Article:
Weekly microcystin toxin report
We've resumed weekly sampling! Results from our lab testing are available below.
Sign up for our microcystin toxin update emails, sent weekly from June-August. They will remind you to check this page to see which lakes have microcystin detected, and at what levels.
Supported by the K21 Health Foundation, we sample 14 lakes and seven public beaches every week from June-August, and 12 streams biweekly year-round. Visit these excellent and educational resources to learn more about blue-green algae:
WEEK 3 RESULTS: June 18
IDEM’s safety threshold is 8.0 ppb for humans and 0.8 ppb for pets.
ND – None Detected
– – – Data unavailable for this sampling week
|Big Barbee Lake||0.118|
|Big Chapman Lake||1.092|
|Beaver Dam Lake||0.273|
|Yellow Creek Lake||0.098|
|Center Lake Beach||0.518|
|Pike Lake Beach||0.266|
|Syracuse Lake Beach - Community Center||---|
|Syracuse Lake Beach - Hoy||0.501|
|Waubee Lake Beach||0.098|
|Webster Lake Beach||0.083|
|Winona Lake Beach||ND|
Why & how the Lilly Center samples for microcystin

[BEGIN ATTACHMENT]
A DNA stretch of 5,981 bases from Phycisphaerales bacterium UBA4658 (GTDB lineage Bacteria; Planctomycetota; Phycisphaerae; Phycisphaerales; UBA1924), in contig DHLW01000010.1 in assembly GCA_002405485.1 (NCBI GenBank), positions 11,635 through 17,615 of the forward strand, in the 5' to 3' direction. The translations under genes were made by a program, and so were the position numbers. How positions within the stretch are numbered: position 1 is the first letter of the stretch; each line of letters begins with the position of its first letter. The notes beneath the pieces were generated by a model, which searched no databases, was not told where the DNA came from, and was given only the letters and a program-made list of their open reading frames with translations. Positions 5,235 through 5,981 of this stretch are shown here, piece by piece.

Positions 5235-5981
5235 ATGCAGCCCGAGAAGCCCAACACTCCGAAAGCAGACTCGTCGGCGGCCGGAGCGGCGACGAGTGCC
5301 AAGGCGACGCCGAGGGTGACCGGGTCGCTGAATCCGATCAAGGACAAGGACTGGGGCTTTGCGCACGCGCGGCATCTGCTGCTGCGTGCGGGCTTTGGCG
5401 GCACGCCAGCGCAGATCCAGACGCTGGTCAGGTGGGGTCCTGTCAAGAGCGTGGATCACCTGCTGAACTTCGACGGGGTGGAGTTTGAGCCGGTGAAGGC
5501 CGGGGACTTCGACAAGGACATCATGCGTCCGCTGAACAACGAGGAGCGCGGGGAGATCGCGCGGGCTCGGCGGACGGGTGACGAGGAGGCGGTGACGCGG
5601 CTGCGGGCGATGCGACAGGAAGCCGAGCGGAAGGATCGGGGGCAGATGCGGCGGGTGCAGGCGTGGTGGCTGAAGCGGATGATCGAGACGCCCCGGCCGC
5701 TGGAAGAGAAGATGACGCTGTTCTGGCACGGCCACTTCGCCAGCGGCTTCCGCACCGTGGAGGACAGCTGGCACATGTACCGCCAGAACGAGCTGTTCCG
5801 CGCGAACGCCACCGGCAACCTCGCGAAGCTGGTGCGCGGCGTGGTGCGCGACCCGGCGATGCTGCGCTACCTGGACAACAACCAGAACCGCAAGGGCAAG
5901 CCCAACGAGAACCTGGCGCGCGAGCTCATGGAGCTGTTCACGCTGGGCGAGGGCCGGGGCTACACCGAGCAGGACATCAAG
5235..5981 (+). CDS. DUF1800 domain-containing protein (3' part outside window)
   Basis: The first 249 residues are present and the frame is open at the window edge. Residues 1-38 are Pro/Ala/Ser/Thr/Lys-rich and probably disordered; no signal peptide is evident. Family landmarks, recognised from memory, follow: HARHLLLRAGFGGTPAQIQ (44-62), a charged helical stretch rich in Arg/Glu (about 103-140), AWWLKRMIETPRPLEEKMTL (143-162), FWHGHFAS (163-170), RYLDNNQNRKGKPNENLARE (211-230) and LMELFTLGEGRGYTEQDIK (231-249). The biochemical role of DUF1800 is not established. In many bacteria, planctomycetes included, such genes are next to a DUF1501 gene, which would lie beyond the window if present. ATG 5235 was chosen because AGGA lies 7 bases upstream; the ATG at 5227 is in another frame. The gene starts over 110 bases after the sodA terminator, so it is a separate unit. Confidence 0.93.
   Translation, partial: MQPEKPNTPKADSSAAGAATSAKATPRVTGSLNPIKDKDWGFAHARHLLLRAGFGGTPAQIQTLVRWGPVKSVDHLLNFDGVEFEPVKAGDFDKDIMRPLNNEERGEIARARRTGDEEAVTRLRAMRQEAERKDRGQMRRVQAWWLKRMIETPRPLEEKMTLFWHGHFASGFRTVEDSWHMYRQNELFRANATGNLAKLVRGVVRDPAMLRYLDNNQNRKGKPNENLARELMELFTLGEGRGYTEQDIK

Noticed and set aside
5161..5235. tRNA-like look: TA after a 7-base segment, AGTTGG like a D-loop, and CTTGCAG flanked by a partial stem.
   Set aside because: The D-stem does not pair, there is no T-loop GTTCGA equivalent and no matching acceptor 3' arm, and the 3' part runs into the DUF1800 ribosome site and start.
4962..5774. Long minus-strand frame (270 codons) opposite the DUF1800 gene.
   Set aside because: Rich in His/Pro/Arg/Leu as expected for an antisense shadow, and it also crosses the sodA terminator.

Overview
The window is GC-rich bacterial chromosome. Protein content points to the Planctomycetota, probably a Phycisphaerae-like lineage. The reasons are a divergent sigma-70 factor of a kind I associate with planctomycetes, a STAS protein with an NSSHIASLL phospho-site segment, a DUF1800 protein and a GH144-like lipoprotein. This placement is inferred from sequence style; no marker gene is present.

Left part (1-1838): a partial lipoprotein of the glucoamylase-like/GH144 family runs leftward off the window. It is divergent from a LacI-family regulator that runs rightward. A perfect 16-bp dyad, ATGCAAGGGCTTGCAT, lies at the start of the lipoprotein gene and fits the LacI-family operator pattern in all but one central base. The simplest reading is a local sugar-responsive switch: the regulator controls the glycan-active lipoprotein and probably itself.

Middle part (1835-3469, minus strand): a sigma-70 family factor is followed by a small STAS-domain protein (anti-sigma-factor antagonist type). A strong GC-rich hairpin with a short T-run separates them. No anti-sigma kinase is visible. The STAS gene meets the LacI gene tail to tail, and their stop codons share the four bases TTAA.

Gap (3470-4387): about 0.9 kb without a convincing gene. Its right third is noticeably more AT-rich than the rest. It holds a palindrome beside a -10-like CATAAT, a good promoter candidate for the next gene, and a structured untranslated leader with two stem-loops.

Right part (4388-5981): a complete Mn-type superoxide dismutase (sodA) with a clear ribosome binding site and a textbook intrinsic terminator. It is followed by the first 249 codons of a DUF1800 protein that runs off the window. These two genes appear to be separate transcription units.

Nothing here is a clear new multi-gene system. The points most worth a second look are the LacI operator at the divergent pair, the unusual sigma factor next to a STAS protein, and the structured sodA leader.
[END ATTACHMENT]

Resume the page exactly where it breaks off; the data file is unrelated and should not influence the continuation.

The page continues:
From June-August, the Lilly Center collects water samples from open water on Kosciusko County’s 12 all-sport lakes and Center and Pike lakes, along with public swimming beaches at these lakes:
Samples are processed and analyzed for microcystin, a toxin produced by blue-green algae. If ingested or left on the skin for too long, microcystin can cause health problems for people and pets. It’s especially dangerous for animals, like dogs.
Toxin results are updated on this page every week during the summer. To learn more about microcystin and pet and human health, visit our blue-green algae research hub!
As a general guideline, don’t recreate in water that has a blue-green algae bloom! Blooms often look like a green paint slick on the surface or a pea-soup appearance. If you see a bloom (or aren’t sure if it’s a bloom) email us the date, time, location and a picture and a team member will follow up with you.
Collaboration with IDEM
Lilly Center algae sampling and analysis are coordinated with the Indiana Department of Environmental Management (IDEM) to ensure statewide data comparison and accuracy.